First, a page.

This story has much to say about the ambiguous role of transgression in spiritual practice. The Marquis of Diên Thành was a man of demonstrable truculence; he once drew a knife in front of the emperor and apparently saw monks as assassins for hire. The other characters, though, are not as straightforward. Đạo Hạnh’s father explicitly practiced deviant sorcery (xieshu/tà thuật), while the seeming villain, Đại Điên, wielded powers attributed to the proper Dharma (fa/pháp). For his part, Đạo Hạnh succeeded in gaining the graces of the Goddess of Mercy only to perform murder.
But perhaps the most interesting thing is the tale’s insistence on the physical execution of violence. Đại Điên harnessed Dharma magic, but still physically beat Vinh to death. Similarly, after his mystical training, Đạo Hạnh did not zap his rival monk with Buddhist sorcery nor unleash the wrath of gods against him. Instead, Đạo Hạnh pummeled him to death. (Although the text is not explicit, we are led to believe Đạo Hạnh cudgeled Đại Điên with his staff, since he carried it with him during his earlier aborted assault and, in Đạo Hạnh’s “training montage,” which is paraphrased above, he performed a magic trick with his staff just before seeking another shot at revenge).
I hope to say more about the significant of Đạo Hạnh’s story for Vietnamese Tantra, millenarianism, and embodied violence in a (distant) future project. But in keeping with the thread of this essay, here I present Đạo Hạnh’s story for another reason, namely it positions the South as a Buddhist center vis-à-vis the North. Đạo Hạnh appears in other storytelling traditions like dynastic histories and what might be called “tales of the strange” (chuanqi), but this account comes from a 14th century collection of hagiographies of Great Yue/Việt monks (making it the oldest text surveyed here in terms of both its production and content). The work represents an effort to construct lineages for Great Yue/Việt’s Buddhist past in accordance with the Meditation Sect’s insistence on human transmission from teacher to student of the enlightenment experience or “transmission of the lamp.” As Chan/Thiền or Meditation Sect was essentially a Chinese innovation, hagiographies like Đạo Hạnh’s and the lineages they delineated served to claim Great Yue/Việt as a religious center at a time when the Mongols (1271–1368) appeared to have extinguished Sinitic “Hua/Hoa” civilization in the north.
This emphasis on lineage stems from Chan/Thiền’s founding myth, which, upon closer inspection, follows a familiar pattern. Bodhidharma is said to have received the “transmission of the lamp” in a direct line of succession from Buddha. Bodhidharma then passed this esoteric tradition from India to the first “Chinese” Chan/Thiền monk, who, in turn, perpetuated a lineage that succeeded to the Sixth Patriarch, the central figure of Chan/Thiền Buddhism. The Platform Sutra, in which the Sixth Patriarch’s origin story is found, identifies him as a Yue/Việt person from the far south. The patriarch’s obscure origins at the periphery were not only convenient for the polemical imperative to forge a lineage, they also had soteriological value. The Six Patriarch was described as an illiterate southern bumpkin who, despite his lack of sophistication, possessed an intuitive understanding of Chan/Thiền. His experience with Chan/Thiền was spontaneous and organic and completely unmediated by discursive thought or dispensation. In short, he embodied southern mystery as yet another iteration of the Maiden of Yue/Việt.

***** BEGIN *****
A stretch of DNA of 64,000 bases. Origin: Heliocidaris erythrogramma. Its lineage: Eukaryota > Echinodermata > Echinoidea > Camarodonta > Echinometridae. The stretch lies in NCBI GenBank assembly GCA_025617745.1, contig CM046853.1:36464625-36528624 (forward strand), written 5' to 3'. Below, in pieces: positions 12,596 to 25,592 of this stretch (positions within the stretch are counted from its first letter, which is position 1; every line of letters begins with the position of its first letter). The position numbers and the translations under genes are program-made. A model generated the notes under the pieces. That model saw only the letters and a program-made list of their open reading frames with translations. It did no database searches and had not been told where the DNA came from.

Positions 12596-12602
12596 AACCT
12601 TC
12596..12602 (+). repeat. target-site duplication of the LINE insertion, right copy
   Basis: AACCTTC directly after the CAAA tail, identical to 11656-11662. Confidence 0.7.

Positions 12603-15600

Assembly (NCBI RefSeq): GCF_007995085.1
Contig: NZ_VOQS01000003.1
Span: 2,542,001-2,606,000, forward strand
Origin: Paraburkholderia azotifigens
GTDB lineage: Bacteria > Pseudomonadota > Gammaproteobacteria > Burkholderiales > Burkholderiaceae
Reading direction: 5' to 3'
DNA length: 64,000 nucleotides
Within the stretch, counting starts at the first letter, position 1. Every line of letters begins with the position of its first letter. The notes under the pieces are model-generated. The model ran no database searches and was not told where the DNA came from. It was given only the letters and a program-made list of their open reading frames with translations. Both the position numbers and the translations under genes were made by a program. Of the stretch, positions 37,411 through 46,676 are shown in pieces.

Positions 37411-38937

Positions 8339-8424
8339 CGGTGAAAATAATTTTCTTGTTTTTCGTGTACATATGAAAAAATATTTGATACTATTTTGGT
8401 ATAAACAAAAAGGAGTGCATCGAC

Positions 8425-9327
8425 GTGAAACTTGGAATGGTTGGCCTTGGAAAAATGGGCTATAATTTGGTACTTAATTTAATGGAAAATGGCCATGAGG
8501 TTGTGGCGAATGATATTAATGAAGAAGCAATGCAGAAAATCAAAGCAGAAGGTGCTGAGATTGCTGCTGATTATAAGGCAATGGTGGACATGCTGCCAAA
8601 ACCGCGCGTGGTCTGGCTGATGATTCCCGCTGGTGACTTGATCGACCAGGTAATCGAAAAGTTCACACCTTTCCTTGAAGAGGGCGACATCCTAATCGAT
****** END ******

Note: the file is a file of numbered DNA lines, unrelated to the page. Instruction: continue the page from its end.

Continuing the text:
But, ultimately, we are speaking of circulations, not transmissions. As readers are well-familiar, Bodhidharma is also credited with bringing martial arts and qigong to China’s Shaolin Temple. When we bring these stories into conversation with the mythology of the Southern Shaolin Temple, we cannot help but consider that, in the end, we are speaking not of Chinese martial arts’ transmission from north to south, but rather, as far as legends go, their remittal.
About the Author
Trần Khải Hoài is a PhD candidate in the field of Vietnamese Literature, Religion, and Culture at Cornell University. His connection with martial arts is as a choreographer of martial arts inspired routines for Cornell’s Chinese dance troupe Illuminations and an informant for Augustus John Roe’s The Martial Arts of Vietnam (Boston: YMAA, 2020).
 Lê Văn Hưu, Phan Phu Tiên, Ngô Sĩ Liên, et. al., Đại Việt sử ký toàn thư, Sinographic text (comp. 1697) in volume four of Đại Việt sử ký toàn thư, ed. Phan Huy Lê, Ngô Đức Thọ, and Hà Văn Tấn (Hà Nội: NXB Khoa Học Xã Học, 1998), “bản ký,” 15.15a–b, 15.33a.